"Everyone is helping everyone else. Especially all the small players. We all know each other," Giannattasio explains. "That's something about our industry; it's very community-based and we're all very friendly. These are just problems that we feel Adobe hasn't addressed properly."
"These hybrid apps—I think people are going to start seeing a lot more of them," says Giannattasio. "A lot of mobile apps have started to move in that direction and desktop apps are starting to do that as well. I did a lot of work with Apple before starting Macaw and a lot of their core applications are basically just HTML based. I don’t think a lot of people know that."
Having a hybrid helps work around some of the cons of having a native app that just lives on the computer. App updates don't need to be downloaded by users, since developers can change the app on the backend. And teams don't have to have a developer who specializes in each different platform to create the app (since most development is done with web technologies which are cross-platform). It is a little like Java's tagline "write once, run anywhere," except it actually (mostly) delivers on the promise.
In addition, as one designer friend mentioned to me, there is a psychological legitimacy to native/hybrid over web. No serious designer is going to open Chrome to design something. It just doesn't feel like a product unless it has an icon in your dock.
And as Giannattasio points out, more developers can build this way. Since hybrid sites are made with standard web technologies, even people with basic dev skills can manage. "HTML continues to grow really rapidly, and so the possibilities are just growing and growing. People with normal web dev skills can start to build really really advanced applications," he says.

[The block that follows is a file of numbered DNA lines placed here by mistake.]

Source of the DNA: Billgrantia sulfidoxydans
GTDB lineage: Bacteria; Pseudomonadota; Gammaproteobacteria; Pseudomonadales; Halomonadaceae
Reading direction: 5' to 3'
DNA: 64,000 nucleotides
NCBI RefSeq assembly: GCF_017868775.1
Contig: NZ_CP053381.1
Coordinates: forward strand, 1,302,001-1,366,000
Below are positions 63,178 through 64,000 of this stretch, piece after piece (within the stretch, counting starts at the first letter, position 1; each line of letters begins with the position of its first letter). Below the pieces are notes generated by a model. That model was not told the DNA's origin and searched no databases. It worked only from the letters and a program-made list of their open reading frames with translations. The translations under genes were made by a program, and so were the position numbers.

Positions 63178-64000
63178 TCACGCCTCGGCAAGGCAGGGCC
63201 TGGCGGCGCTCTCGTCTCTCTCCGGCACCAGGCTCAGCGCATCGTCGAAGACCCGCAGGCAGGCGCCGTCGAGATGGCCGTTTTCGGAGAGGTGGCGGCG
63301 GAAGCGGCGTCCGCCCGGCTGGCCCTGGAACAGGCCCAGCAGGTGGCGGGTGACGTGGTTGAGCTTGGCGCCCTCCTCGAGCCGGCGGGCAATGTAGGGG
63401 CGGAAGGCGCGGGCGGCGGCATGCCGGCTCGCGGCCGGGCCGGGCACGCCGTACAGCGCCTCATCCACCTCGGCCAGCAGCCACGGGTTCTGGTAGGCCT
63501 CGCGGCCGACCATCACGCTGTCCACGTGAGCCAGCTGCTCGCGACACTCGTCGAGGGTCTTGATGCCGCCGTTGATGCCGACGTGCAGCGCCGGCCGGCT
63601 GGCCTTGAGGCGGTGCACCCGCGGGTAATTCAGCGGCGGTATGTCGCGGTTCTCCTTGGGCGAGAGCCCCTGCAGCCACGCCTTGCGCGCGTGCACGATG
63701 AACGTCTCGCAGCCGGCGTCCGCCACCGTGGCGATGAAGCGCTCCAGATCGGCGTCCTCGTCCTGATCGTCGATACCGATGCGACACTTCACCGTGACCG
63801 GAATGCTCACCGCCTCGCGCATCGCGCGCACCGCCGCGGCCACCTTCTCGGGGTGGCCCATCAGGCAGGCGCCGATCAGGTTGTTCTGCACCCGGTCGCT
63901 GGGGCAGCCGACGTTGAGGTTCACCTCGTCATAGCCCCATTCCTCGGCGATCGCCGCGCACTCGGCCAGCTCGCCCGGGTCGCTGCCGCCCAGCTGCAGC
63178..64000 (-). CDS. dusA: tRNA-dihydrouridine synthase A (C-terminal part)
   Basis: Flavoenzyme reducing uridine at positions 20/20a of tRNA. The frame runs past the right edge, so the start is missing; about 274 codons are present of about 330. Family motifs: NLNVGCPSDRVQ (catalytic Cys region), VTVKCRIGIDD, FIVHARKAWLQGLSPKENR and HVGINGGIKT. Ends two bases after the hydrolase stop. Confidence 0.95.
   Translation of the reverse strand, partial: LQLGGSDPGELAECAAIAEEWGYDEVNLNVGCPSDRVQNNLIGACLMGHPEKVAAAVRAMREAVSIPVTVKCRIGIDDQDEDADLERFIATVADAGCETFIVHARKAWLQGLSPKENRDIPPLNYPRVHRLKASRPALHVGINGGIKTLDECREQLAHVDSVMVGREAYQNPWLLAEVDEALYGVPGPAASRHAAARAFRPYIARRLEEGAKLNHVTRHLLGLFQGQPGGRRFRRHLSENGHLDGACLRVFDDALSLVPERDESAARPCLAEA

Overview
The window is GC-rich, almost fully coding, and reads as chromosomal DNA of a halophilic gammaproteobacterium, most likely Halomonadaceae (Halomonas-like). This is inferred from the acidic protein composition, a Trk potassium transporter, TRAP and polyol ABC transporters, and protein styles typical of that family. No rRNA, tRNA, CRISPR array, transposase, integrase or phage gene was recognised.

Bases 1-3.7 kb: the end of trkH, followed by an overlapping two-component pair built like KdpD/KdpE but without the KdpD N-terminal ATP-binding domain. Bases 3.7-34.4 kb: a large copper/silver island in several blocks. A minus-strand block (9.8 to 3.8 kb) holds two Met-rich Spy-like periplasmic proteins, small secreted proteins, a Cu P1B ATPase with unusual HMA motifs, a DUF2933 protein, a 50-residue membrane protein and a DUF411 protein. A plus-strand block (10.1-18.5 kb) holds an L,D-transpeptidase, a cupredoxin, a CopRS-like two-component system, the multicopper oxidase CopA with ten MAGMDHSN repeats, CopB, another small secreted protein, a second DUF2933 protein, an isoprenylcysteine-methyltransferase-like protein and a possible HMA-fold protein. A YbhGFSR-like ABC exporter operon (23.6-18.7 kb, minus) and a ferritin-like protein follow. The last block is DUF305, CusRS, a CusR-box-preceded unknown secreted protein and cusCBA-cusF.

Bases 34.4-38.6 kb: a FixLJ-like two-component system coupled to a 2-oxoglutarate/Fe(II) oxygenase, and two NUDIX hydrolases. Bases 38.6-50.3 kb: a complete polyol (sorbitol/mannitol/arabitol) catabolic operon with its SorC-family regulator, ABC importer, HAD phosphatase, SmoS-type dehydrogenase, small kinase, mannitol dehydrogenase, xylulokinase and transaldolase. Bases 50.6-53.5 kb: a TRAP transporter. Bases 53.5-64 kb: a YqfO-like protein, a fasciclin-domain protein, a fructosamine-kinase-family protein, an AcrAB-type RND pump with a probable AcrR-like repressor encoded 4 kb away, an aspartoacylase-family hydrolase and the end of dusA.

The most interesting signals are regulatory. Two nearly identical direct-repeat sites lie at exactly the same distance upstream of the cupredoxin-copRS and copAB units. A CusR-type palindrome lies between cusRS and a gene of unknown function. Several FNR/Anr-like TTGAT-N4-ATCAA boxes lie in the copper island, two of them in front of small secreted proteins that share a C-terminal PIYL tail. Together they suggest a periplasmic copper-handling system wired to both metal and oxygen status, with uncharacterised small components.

So why does Macaw require a native shell to run? Its because it has twin engines that require a lot of processing power: a layout engine and a design-to-code engine called Alchemy.
"The first layout engine was very similar to Photoshop’s layout engine. It used absolute coordinates," he says. "But we quickly realized that that makes no sense when it comes to the web, and it wasn’t sufficient for a web designer’s needs. So we moved toward a real-time layout engine that calculated the margins, floats, clears and all the necessary layout logic for you on the fly."
People refer to this type of tool as "The Holy Grail" because it's design tool that knows how to code, says Giannattasio. "Basically what we’re doing is we’re hunting down all these relationships in the document in the same way that a developer would. We’re doing is finding relationships between elements and automating that."
Macaw is the newest, but not the the only player in the space. Both froont and Bohemian Coding's Sketch app are similar tools—and they have had more time to improve on them. All these tools are working toward the same end: conflating design with development, so that designers can create apps without writing much code.
"It’s really important that we automate the coding process, and implement best practices because, Why not?" Giannattasio argues. "Why should we have to sit there and write out all this stuff when 80-90% of it is the same stuff that we write for every other project? If Macaw understands enough of those best practices, why can’t it just do that for us?’"